Guest Post: The Need for Equitable Student Access to Financial Education — by Daniel Buie
October 05, 2020
Preparing For The Unexpected
Planning for the unexpected is an all too familiar theme in 2020. This next school year will be different than anything anyone has ever experienced and I am planning for the unexpected right now. I know that I may not be able to predict what the future looks like and I may not have all the answers, but I do have the tools to navigate because I was fortunate enough that my high school, Rauner College Prep, required us to take a semester-long financial education course during our senior year.
Until that course, I had no idea how interest rates would balloon the amount I would owe for any college loans I took out, and how I might be paying it off for decades if I wasn’t careful.
That’s important to me because I don’t have a huge safety net. I grew up in Chicago’s West Humboldt Park, where I live with my mom — and our family struggled. My mom, a massage therapist, sometimes juggled bills, paying for electricity one month, gas the next.
How I plan for and make decisions is likely different than my peers because everyone's financial situation is unique. Some students might choose to assume significant debt because they must attend a specific school for a particular program. But if they do decide to take a more expensive route than I did, at least they should be educated about what they’re getting into, debt-wise. It should be their choice. And they should have the opportunity to plan for it.
In fact, what I valued most from the finEDge course is that no one told me what to do or how to think. Instead, I learned how to apply the information to my own situation. And it helped me to avoid the kind of crippling debt that many students my age carry.
Applying What I Learned
So, with my eyes wide open, I made the decision to study in town and live at home, which lessens the financial strain. I didn’t want my family shouldering the burden of paying for my education or having to take financial risks. I also didn’t want to spend my adulthood trying to dig my way out of debt.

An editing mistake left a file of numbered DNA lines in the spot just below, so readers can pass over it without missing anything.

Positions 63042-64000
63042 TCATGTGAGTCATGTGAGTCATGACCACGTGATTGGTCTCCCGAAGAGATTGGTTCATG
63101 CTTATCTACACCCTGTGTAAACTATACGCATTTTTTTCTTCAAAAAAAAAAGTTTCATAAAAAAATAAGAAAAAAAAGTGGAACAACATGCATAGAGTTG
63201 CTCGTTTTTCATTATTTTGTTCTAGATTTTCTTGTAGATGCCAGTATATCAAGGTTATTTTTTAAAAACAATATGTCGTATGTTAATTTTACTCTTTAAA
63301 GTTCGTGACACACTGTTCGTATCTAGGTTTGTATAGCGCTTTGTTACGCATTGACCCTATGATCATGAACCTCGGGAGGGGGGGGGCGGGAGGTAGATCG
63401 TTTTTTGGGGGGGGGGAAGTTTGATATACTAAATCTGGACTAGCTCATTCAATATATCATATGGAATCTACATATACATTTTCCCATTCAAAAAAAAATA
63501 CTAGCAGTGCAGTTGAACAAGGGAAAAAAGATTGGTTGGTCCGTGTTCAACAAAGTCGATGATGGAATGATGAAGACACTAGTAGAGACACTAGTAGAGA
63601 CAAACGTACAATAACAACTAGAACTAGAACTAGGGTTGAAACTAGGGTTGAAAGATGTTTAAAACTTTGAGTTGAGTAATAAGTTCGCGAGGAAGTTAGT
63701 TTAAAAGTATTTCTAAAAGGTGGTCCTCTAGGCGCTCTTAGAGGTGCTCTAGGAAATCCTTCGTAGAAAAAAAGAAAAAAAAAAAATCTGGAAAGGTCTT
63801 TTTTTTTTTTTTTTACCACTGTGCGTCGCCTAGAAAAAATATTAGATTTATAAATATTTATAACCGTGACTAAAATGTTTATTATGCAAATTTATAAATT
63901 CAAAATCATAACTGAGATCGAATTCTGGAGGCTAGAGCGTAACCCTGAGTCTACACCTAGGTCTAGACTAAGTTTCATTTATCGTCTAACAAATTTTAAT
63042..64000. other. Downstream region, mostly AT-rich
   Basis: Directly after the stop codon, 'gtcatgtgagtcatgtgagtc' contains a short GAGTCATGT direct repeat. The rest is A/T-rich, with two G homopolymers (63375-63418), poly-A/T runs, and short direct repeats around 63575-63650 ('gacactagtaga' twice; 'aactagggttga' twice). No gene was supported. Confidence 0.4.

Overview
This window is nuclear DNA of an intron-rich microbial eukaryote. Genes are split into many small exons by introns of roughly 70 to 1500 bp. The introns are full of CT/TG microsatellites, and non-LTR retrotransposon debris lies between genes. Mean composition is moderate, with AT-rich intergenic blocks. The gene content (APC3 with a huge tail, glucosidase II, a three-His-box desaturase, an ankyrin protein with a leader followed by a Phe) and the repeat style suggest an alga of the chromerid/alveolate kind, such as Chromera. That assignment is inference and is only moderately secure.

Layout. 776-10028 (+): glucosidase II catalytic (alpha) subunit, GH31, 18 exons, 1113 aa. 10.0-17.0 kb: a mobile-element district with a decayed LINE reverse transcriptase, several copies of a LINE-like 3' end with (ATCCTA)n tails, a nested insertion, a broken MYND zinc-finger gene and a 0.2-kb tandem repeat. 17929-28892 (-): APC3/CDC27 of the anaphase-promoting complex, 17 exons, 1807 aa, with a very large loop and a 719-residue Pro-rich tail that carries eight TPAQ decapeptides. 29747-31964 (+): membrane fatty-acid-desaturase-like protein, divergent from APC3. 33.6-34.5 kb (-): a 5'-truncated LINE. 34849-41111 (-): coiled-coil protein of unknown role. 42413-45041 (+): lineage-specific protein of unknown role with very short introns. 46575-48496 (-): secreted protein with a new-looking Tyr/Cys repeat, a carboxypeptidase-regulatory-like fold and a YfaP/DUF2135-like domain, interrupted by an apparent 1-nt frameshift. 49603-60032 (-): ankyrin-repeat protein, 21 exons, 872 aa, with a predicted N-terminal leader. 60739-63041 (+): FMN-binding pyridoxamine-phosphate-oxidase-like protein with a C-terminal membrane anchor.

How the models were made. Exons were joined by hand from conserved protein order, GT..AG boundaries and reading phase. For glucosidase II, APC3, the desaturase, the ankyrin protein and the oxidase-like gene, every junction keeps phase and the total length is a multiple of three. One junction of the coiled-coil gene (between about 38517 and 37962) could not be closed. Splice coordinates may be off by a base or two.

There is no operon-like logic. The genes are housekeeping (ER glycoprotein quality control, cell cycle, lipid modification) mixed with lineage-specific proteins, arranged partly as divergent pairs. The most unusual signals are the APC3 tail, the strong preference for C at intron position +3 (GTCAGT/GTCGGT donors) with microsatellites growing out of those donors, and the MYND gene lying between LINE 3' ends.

I got three grants to pay for school at UIC. I have minimal student loan debt (less than $2,000) and zero credit card debt because I now understand that decisions I make early on could have ripple effects throughout my lifetime.
Navigating college isn’t always easy, and it’s especially challenging during a pandemic. I’ve continued to use what I learned in finEDge, the financial education course, when I plan for each semester and decide on the number of credit hours to take.
I’m now working as a customer service associate and it feels so good to make money. Managing the everyday means planning for more unexpected expenses like using a shared ride service if public transportation is running behind or isn’t working. It also means contributing at home. I’ve taken over one of the bills at home and I’m responsible for paying on time. Feels good to save and become more self-disciplined with my finances. I look at finance differently –changed mindset – more of a responsibility than a chore.
Getting The Financial Education We Need
I consider myself fortunate because the teachers at my high school expected their students to be totally unprepared for the financial decisions and burdens ahead of us. By mandating that we took a financial education course in high school they knew it would put us on a path to making positive financial decisions. Every student in America deserves that, too. And for most of us, a course like this is the only way we’re going to get the information we need.